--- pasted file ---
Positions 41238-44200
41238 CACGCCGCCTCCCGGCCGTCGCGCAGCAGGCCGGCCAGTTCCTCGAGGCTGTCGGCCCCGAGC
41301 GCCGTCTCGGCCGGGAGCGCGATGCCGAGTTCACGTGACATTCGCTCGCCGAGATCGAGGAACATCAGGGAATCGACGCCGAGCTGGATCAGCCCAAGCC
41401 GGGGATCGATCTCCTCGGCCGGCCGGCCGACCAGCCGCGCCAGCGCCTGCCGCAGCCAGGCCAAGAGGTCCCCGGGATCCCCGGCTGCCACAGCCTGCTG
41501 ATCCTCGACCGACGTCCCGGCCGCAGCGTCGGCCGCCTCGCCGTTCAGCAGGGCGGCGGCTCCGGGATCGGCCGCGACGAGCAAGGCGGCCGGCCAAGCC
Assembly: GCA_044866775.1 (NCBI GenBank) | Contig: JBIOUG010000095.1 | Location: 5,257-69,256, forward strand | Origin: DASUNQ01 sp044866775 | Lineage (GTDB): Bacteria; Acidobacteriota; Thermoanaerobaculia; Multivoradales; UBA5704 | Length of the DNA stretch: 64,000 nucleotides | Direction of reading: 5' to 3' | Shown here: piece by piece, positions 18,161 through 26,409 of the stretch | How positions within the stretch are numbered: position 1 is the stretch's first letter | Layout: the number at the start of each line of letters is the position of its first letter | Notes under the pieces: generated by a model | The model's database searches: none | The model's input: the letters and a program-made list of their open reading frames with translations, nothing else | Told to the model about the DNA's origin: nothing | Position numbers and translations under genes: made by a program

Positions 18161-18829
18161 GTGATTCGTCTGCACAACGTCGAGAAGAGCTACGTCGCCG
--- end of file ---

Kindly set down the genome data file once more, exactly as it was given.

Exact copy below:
Positions 41238-44200
41238 CACGCCGCCTCCCGGCCGTCGCGCAGCAGGCCGGCCAGTTCCTCGAGGCTGTCGGCCCCGAGC
41301 GCCGTCTCGGCCGGGAGCGCGATGCCGAGTTCACGTGACATTCGCTCGCCGAGATCGAGGAACATCAGGGAATCGACGCCGAGCTGGATCAGCCCAAGCC
41401 GGGGATCGATCTCCTCGGCCGGCCGGCCGACCAGCCGCGCCAGCGCCTGCCGCAGCCAGGCCAAGAGGTCCCCGGGATCCCCGGCTGCCACAGCCTGCTG
41501 ATCCTCGACCGACGTCCCGGCCGCAGCGTCGGCCGCCTCGCCGTTCAGCAGGGCGGCGGCTCCGGGATCGGCCGCGACGAGCAAGGCGGCCGGCCAAGCC
Assembly: GCA_044866775.1 (NCBI GenBank) | Contig: JBIOUG010000095.1 | Location: 5,257-69,256, forward strand | Origin: DASUNQ01 sp044866775 | Lineage (GTDB): Bacteria; Acidobacteriota; Thermoanaerobaculia; Multivoradales; UBA5704 | Length of the DNA stretch: 64,000 nucleotides | Direction of reading: 5' to 3' | Shown here: piece by piece, positions 18,161 through 26,409 of the stretch | How positions within the stretch are numbered: position 1 is the stretch's first letter | Layout: the number at the start of each line of letters is the position of its first letter | Notes under the pieces: generated by a model | The model's database searches: none | The model's input: the letters and a program-made list of their open reading frames with translations, nothing else | Told to the model about the DNA's origin: nothing | Position numbers and translations under genes: made by a program

Positions 18161-18829
18161 GTGATTCGTCTGCACAACGTCGAGAAGAGCTACGTCGCCG